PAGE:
Media Release


30 November 2015, South African casino operators contributed R17.2 billion to the country’s gross domestic product over 2014/2015, an increase of 4.5% from last year. In the financial year 2014/15, CASA members contributed R5.7 billion towards government tax revenue in the form of various taxes and levies which represents 37% of the value generated by them this year. This is according to the results of a recent survey commissioned by the Casino Association of South Africa (“CASA”).

Today CASA announced the results of the survey titled “Survey of Casino Entertainment in South Africa -2015”. The report measured the economic and social impact of casinos in the local environment by analysing publically available data and in-depth information provided by CASA members.

Gross Gambling Revenue (“GGR”) for the entire gambling industry in the 2014/15 financial year amounted to R24 billion which was a 9.6% increase over the R22 billion recorded in 2013/14. The casino industry accounted for 72.1% of the R24 billion.

Overall, GGR for the casino industry increased by 4.5% in 2014/15 to R17.2 billion from R16.5 billion in 2013/14. At the same time, government tax revenue contributed by CASA members to the fiscus rose to R5.7 billion in 2014/15, an increase of 3.6% from R5.5billion in the previous year.

CASA members invested a total of R2.3 billion in capital expenditure at their properties in 2015 which amounts to 13.4% of GGR.

“Despite the economic downturn, the study reveals a slight growth in the casino industry and once again highlights the important contribution casinos make towards the South African economy,” says
Adv. Themba Ngobese, CEO of CASA. “This is an exciting and fast-paced industry that is surviving despite the depressed economy and resultant decrease in consumer spending.”

In addition to a significant economic contribution, the study revealed that CASA members support about 64 000 direct jobs. “The casino industry is a significant employer particularly in the arts and entertainment, accommodation, food and beverage sector. This has a multiplier effect that ripples through the economy.” says Ngobese.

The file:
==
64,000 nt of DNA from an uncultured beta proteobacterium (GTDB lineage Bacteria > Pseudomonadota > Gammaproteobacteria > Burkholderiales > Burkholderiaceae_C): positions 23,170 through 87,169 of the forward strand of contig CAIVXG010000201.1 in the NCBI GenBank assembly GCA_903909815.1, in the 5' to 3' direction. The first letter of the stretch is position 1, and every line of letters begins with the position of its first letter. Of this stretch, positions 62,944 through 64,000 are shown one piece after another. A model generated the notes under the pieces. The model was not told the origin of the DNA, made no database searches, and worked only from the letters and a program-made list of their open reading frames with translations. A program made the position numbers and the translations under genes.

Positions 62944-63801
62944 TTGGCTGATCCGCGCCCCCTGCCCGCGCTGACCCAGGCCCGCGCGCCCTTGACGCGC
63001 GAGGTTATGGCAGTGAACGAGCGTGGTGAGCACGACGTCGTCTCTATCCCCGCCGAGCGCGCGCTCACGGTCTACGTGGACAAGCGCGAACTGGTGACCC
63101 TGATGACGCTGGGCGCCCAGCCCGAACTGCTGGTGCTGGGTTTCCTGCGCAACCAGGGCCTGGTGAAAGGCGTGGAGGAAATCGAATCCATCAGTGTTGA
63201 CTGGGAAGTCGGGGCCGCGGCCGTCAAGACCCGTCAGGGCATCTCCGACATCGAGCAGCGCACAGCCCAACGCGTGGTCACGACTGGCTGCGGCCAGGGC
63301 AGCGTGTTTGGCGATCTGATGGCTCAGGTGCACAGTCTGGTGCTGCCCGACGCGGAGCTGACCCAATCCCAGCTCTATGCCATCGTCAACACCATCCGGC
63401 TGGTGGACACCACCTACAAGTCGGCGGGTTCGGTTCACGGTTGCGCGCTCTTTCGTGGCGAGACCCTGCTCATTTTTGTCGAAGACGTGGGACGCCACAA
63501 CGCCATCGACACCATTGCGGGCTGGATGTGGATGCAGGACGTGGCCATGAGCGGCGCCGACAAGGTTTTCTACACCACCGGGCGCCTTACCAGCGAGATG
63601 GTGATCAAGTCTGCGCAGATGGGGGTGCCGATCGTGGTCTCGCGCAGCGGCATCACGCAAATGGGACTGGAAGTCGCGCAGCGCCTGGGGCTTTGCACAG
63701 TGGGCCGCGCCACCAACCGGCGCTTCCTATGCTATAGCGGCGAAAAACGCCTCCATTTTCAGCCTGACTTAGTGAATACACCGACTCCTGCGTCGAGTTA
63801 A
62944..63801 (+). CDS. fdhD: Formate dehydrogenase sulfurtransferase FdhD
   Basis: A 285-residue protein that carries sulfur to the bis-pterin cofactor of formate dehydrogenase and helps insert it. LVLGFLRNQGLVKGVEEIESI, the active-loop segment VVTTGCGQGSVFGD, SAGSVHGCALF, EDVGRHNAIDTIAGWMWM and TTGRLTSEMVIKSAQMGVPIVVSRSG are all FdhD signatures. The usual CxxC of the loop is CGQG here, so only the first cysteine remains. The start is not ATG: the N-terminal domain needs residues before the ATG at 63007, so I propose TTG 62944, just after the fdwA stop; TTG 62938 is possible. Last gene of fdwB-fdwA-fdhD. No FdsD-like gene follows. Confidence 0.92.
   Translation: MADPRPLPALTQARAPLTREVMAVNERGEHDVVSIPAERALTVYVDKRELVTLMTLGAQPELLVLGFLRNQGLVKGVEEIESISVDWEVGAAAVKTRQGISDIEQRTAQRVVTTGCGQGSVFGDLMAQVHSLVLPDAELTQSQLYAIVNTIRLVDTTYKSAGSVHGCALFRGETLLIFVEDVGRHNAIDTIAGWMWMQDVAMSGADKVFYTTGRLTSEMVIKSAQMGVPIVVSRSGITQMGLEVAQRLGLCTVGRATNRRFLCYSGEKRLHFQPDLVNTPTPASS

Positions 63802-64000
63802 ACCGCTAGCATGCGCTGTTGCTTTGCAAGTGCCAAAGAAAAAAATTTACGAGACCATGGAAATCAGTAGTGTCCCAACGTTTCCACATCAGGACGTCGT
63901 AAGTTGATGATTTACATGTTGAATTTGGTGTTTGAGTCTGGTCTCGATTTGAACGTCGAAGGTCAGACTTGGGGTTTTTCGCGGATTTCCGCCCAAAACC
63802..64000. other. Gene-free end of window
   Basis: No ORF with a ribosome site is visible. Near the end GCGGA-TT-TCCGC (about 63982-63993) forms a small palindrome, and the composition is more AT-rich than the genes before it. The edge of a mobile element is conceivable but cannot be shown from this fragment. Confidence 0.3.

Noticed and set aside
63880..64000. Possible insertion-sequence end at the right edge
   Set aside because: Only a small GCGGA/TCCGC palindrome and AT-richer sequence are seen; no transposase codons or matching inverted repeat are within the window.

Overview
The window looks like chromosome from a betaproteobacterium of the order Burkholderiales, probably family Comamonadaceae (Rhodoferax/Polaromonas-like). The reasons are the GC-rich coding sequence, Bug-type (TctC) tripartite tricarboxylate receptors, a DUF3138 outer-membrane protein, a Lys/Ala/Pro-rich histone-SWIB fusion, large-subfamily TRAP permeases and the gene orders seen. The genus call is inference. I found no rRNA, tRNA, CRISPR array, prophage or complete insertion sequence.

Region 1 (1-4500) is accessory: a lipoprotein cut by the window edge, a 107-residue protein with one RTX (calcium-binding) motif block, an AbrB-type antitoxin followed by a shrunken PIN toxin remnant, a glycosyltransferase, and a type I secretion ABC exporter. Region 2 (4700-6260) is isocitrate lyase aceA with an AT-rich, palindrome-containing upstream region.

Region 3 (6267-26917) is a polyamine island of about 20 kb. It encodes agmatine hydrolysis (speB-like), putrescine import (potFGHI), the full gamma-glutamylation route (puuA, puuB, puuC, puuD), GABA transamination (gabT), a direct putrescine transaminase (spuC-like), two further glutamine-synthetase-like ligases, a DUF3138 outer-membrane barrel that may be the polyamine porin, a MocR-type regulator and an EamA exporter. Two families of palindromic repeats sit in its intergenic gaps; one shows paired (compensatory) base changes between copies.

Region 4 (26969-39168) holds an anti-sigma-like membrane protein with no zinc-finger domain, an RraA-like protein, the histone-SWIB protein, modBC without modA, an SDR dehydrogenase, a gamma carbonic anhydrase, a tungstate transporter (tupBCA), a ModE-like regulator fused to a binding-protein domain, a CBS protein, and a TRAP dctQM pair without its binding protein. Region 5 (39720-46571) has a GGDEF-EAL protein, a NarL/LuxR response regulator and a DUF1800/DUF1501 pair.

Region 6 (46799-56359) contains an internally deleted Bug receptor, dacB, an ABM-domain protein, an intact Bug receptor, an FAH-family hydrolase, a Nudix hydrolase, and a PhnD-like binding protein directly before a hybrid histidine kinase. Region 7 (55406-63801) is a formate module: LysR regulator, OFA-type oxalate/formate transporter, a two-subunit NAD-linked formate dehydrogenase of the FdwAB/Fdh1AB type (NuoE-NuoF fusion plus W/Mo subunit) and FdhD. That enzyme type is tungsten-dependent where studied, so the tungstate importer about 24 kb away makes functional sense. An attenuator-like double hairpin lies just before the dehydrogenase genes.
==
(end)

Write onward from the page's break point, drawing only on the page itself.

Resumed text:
“There is no doubt that our findings show the positive impact casinos have on South Africa’s economy. In light of this, we are calling upon policymakers to focus on providing a more flexible operating environment and eliminate policies which inhibit investment, to reconsider some of the proposals outlined in the draft National Liquor Policy and to stamp out illegal online gambling. In order for the gambling industry to continue serving the economy, we need policies introduced that allow the industry to innovate, reinvest and contribute towards local communities.” says Ngobese.

Another key finding of this year’s study was the significant amount that CASA members invested in social development. A total of R134 million was directed by them into corporate social investment activities this year which represents an increase of R26 million from last year. Education remains a core focus with the majority of funding (R56 million) being channelled to this sector, while R32 million went towards local communities within which the CASA member casinos operate. “CASA members are fully committed to CSI and actively give back to local communities. Aside from education and community development, health, welfare, HIV/Aids and environmental sustainability also remain major focus areas for CSI programmes” says Ngobese.

Other study’s key findings include:
– R3.2 billion or 21% was spend on employees. Employees were the second highest recipients of value generated by CASA members after government
– R16.7million was directed towards National Responsible Gambling Programme
– R69million was spent by CASA members on compliance